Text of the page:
Collection Of Scripts to run a uparse primary analysis
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Collection Of Scripts to run a uparse primary analysis

Pipeline Usage -i raw_unzipped_fastqs/ -o primary_q10_l400 --merge_truncqual 2 --filter_truncqual 10 --filter_trunclen 400


We merge the reads with a truncqual value of 2, this will remove any reads with extremely low Q-scores. Our standard practice has been to filter the reads at a trunclen value of 400 (for V3-V4) and truncqual of 10.


Input is a directory that contains raw gunzipped fastq files.


Output is a biom and tre we can pass to Qiime.

Helper Scripts
Run a usearch -fastq_mergepairs command on a directory of fastqs. The standard protocal is to pass a --fastq_truncqual of 2. Other available options are:

  • --fastq_minovlen
    • Minimum length of the overlap. Default: no minimum
  • --fastq_minmergelen
    • Minimum length of the overlap. Default: no minimum
  • --fastq_maxmergelen
    • Maximum length of the merged read. Default: no maximum
  • --fastq_maxdiffs
    • Maximum number of mismatches allowed in the overlap region. Default: any number of mismatches allowed
  • --fastq_minlen
    • Minimum length of the forward and reverse read, after truncating per -fastq_truncqual if applicable. Default: no minimum
  • --fastq_minovlen
    • Allow merge of a pair where the alignment is 'staggered'

Runs the usearch -fastq_filter command on a directory of fastqs. Available options are --fastq_truncqual and --fastq_trunclen. You could also pass --forward if you only want the forward reads to be processed due to poor reverse read quality.

Dereplicate sequences in usearch style. This script was written to overcome the 32-bit memory limitation.

This script graphs the number of singletons, doubletons, tripletons, up to the n you pass it.

Counts the length of the sequences and outputs a graph and textfile of the numbers found. We have seen a trimodal distribution of lengths before trimming the sequences to a uniform length. Flow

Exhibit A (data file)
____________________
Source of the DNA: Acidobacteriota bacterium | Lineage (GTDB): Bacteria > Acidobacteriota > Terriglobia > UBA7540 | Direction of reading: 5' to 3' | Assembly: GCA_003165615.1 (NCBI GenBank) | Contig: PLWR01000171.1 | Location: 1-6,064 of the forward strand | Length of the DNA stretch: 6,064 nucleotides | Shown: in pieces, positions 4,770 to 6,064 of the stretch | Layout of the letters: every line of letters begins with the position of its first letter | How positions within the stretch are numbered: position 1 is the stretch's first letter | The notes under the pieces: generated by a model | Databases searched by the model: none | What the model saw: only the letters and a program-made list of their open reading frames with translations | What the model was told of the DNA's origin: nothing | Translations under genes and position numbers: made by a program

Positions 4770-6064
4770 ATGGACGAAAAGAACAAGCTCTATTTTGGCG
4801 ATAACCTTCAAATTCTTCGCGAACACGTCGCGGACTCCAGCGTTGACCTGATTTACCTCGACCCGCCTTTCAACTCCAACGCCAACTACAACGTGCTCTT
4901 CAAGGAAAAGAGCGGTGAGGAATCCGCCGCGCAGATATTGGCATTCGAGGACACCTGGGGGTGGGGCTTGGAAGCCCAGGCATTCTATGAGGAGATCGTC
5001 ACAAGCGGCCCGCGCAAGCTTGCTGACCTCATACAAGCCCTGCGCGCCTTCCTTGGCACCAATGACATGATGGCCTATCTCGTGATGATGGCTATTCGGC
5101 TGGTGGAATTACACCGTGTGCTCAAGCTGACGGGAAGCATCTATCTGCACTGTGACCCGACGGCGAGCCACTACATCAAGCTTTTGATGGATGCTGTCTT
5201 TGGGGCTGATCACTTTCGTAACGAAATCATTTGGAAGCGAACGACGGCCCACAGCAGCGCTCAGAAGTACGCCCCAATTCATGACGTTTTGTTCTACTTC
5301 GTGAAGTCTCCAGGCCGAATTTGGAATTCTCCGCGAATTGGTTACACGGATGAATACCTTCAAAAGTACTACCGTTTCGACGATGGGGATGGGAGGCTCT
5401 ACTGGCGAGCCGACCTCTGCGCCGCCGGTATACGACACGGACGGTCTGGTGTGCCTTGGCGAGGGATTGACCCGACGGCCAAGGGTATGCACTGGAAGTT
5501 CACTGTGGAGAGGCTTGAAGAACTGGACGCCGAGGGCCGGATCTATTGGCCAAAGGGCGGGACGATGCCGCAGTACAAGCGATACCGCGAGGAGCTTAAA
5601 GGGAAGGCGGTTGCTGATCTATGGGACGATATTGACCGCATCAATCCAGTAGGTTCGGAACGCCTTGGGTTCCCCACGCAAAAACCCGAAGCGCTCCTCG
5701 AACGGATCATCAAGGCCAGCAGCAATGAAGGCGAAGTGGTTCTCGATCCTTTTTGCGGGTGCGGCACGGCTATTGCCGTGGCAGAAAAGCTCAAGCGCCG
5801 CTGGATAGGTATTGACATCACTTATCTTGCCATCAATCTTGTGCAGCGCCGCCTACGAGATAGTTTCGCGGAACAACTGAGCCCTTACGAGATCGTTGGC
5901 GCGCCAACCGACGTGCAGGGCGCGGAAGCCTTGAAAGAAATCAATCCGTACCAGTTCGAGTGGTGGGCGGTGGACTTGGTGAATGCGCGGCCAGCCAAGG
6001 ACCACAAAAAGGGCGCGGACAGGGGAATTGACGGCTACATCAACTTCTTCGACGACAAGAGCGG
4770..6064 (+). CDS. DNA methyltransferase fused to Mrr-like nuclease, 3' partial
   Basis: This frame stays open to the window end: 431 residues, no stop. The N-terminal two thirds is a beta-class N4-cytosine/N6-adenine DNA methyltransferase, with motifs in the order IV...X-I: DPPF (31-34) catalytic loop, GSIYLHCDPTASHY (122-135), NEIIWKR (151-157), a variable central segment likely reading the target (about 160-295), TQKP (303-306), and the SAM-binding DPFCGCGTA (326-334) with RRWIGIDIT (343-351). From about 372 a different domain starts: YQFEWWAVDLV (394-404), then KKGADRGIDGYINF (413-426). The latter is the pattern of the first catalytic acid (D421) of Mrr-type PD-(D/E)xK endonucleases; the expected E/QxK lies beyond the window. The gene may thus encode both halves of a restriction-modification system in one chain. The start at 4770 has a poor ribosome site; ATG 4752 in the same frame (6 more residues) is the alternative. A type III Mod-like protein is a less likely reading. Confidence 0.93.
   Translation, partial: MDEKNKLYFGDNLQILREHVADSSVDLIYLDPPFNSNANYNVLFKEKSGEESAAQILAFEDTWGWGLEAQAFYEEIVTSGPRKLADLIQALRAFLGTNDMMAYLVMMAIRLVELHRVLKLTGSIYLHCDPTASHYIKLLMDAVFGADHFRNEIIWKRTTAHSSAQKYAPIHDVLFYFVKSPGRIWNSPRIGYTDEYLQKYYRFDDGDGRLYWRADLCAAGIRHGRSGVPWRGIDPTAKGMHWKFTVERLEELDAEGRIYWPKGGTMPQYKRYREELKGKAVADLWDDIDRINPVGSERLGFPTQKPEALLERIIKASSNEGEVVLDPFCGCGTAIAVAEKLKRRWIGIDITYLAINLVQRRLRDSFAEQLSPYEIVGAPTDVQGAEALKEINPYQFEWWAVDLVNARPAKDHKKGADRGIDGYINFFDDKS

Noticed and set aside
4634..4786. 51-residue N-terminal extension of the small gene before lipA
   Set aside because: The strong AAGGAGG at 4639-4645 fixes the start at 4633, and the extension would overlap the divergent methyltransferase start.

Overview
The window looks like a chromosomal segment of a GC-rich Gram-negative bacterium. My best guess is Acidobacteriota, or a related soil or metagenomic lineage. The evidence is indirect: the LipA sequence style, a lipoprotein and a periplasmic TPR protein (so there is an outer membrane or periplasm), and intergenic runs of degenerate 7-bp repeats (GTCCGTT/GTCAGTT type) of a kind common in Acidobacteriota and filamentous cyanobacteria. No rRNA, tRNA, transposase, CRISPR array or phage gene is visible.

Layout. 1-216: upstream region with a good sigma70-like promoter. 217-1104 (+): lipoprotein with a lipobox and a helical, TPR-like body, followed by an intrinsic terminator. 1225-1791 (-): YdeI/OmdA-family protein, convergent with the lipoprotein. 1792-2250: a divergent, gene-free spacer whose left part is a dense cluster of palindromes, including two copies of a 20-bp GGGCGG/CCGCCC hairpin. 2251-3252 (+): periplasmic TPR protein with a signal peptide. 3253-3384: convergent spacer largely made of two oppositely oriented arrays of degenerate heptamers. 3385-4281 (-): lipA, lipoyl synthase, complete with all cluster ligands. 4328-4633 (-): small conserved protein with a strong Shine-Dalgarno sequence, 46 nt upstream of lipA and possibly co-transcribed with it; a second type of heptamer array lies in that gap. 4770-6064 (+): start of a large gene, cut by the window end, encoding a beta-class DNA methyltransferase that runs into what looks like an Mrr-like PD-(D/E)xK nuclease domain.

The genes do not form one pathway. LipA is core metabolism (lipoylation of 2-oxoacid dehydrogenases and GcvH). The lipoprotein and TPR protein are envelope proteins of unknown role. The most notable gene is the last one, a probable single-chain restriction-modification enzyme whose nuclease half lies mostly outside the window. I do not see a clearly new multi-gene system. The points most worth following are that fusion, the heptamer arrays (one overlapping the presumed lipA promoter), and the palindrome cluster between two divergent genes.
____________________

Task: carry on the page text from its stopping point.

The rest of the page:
1. Merge reads -i input_dir -o output_dir --fastq_truncqual 2
  2. Filter merged reads -i input_dir -o output_dir --fastq_truncqual truncqual --fastq_trunclen
  3. Concatenate reads together to form an '.FNA' file
    cat filtered_dir/*.fasta > output_dir/filtered.fna
  4. Dereplicate sequences -i output_dir/filtered.fna
  5. Sort sequences by frequency
    usearch7 -sortbysize output_dir/derep_filtered.fna -output output_dir/sorted_derep_filtered.fna -minsize 2
  6. Count the singletons, doubletons, tripletons, etc
    * -i output_dir/derep_filtered.fna -o output_dir/ -n 10
  7. Cluster Otus
    usearch7 -cluster_otus output_dir/sorted_derep_filtered.fna -otus output_dir/otus.fasta
  8. Detect Chimeras
    usearch7 -uchime_ref output_dir/otus.fasta -db bin_dir/gold.fa -strand plus -nonchimeras output_dir/non_chimeric_otus.fna
  9. Renumber fasta output_dir/non_chimeric_otus.fna > output_dir/renum_non_chimeric_otus.fna
  10. Usearch global
    usearch7 -usearch_global output_dir/filtered.fna -db output_dir/renum_non_chimeric_otus.fna -strand plus -id 0.97 -uc output_dir/map.uc
  11. Map UC to OTUs output_dir/map.uc
  12. Pick rep set -i output_dir/map.uc_otus.txt -f output_dir/filtered.fna
  13. Align sequences -i output_dir/filtered.fna_rep_set.fasta -o pynast_dir/
  14. Assign taxa -i pynast_dir/filtered.fna_rep_set_aligned.fasta -m rdp -o output_dir/rdp_assigned_taxonomy/
  15. Filter alignment -i pynast_dir/filtered.fna_rep_set_aligned.fasta -o pynast_dir/
  16. Make phylogeny tree -i pynast_dir/.fna_rep_set_aligned_pfiltered.fasta
  17. Make biom -i output_dir/map.uc_otus.txt -o output_dir/otus.biom -t output_dir/rdp_assigned_taxonomy/filtered.fna_rep_set_aligned_tax_assignments.txt


Edgar, R.C. (2013) UPARSE: Highly accurate OTU sequences from microbial amplicon reads,Nature Methods [Pubmed:23955772,].

QIIME allows analysis of high-throughput community sequencing data
J Gregory Caporaso, Justin Kuczynski, Jesse Stombaugh, Kyle Bittinger, Frederic D Bushman, Elizabeth K Costello, Noah Fierer, Antonio Gonzalez Pena, Julia K Goodrich, Jeffrey I Gordon, Gavin A Huttley, Scott T Kelley, Dan Knights, Jeremy E Koenig, Ruth E Ley, Catherine A Lozupone, Daniel McDonald, Brian D Muegge, Meg Pirrung, Jens Reeder, Joel R Sevinsky, Peter J Turnbaugh, William A Walters, Jeremy Widmann, Tanya Yatsunenko, Jesse Zaneveld and Rob Knight; Nature Methods, 2010; doi:10.1038/nmeth.f.303